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      Effect of Cold Exposure on the Hypothalamic Release of Thyrotropin-Releasing Hormone and Catecholamines

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          Abstract

          The effects of cold exposure on the release of thyrotropin-releasing hormone (TRH) and catecholamines as estimated by push-pull perfusion of the mediobasal hypothalamus were studied. Before cold exposure, the male rats had been kept at room temperature or at 30 °C for 3 weeks. Transfer to 4 °C increased plasma levels of thyroid-stimulating hormone (TSH), but this cold-induced TSH response was more pronounced in animals which had been acclimatized to 30 ° C. Exposure to 4 ° C also increased plasma thyroid hormone levels, but had no effect on plasma prolactin. The hypothalamic content of TRH and dopamine remained similar after transfer to 4 ° C, but after 6 h of cold, the content of noradrenaline and adrenaline had increased 1.6-fold and 3-fold, respectively. In vivo hypothalamic release of TRH, adrenaline and dopamine remained similar during a 2-hour period in control rats kept at room temperature or 30 ° C. The hypothalamic release of TRH, dopamine and adrenaline did not change in rats transferred from room temperature to 4 ° C. The amount of dopamine and adrenaline in push-pull perfusate also remained similar in rats acclimatized to 30 °C after transfer to low temperatures. However, in these rats kept at 30 °C for 3 weeks, exposure to 4 ° C increased TRH release in perfusate from the mediobasal hypothalamus in the first 15 min of cold exposure (2-fold increase). Thus, exposure to cold stimulates the hypothalamo-pituitary-thyroid axis and increases the hypothalamic release of TRH in rats which had been acclimatized to 30 <sup>¤</sup> C.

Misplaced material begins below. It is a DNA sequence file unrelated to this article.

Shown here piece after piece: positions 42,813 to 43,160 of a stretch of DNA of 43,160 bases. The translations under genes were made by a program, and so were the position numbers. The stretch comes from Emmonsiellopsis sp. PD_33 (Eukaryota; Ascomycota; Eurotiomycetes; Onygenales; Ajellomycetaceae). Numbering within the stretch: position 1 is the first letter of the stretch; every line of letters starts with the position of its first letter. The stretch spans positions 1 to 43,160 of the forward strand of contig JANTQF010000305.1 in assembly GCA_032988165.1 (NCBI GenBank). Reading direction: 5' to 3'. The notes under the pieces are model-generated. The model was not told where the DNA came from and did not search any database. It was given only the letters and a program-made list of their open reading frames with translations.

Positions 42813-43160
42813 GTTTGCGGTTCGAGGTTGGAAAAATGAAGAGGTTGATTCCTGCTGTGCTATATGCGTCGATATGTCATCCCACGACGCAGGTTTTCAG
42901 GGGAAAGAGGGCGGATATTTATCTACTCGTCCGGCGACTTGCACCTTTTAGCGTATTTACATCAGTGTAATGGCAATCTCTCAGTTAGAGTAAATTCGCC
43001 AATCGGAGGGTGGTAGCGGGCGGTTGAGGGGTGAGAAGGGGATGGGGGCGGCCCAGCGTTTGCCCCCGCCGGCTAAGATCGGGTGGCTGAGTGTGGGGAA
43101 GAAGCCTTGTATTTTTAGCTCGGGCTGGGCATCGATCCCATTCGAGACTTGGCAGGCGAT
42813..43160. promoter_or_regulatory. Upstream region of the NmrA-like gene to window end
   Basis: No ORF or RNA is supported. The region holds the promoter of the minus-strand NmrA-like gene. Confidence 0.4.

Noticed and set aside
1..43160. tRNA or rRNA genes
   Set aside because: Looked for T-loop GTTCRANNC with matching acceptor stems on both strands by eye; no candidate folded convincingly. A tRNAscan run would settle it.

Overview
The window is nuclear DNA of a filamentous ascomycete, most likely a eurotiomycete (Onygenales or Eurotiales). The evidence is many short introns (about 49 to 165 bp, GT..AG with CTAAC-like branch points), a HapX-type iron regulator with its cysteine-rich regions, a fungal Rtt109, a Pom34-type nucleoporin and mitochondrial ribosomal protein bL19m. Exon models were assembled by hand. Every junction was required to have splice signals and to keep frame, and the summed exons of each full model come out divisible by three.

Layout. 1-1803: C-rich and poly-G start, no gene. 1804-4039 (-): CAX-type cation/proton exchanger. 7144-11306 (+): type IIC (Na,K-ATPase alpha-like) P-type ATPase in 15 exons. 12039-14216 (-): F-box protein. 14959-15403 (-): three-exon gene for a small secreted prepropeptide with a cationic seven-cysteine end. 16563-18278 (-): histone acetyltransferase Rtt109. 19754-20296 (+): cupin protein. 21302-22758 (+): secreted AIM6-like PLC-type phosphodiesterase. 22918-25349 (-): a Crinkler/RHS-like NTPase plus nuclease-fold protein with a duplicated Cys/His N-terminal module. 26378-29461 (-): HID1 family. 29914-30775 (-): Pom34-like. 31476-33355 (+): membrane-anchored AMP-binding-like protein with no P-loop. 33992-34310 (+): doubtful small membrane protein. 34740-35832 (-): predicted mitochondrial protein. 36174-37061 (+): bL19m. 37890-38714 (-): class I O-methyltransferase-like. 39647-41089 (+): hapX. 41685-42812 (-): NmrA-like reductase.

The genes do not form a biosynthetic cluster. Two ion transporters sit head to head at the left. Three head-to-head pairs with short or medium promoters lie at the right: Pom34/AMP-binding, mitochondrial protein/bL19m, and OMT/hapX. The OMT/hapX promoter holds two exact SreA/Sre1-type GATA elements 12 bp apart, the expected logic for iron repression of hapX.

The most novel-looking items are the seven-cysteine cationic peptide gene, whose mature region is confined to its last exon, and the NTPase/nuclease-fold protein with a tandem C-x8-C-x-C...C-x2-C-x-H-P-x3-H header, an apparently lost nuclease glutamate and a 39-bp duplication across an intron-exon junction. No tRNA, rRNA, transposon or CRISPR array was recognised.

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          Author and article information

          Journal
          NEN
          Neuroendocrinology
          10.1159/issn.0028-3835
          Neuroendocrinology
          S. Karger AG
          0028-3835
          1423-0194
          1991
          1991
          07 April 2008
          : 54
          : 5
          : 477-481
          Affiliations
          Department of Endocrinology, Growth and Reproduction, Department of Internal Medicine III and Clinical Endocrinology, and Department of Biostatistics, Erasmus University, Rotterdam, The Netherlands
          Article
          125940 Neuroendocrinology 1991;54:477–481
          10.1159/000125940
          1749462
          © 1991 S. Karger AG, Basel

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          Page count
          Pages: 5
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          Original Paper

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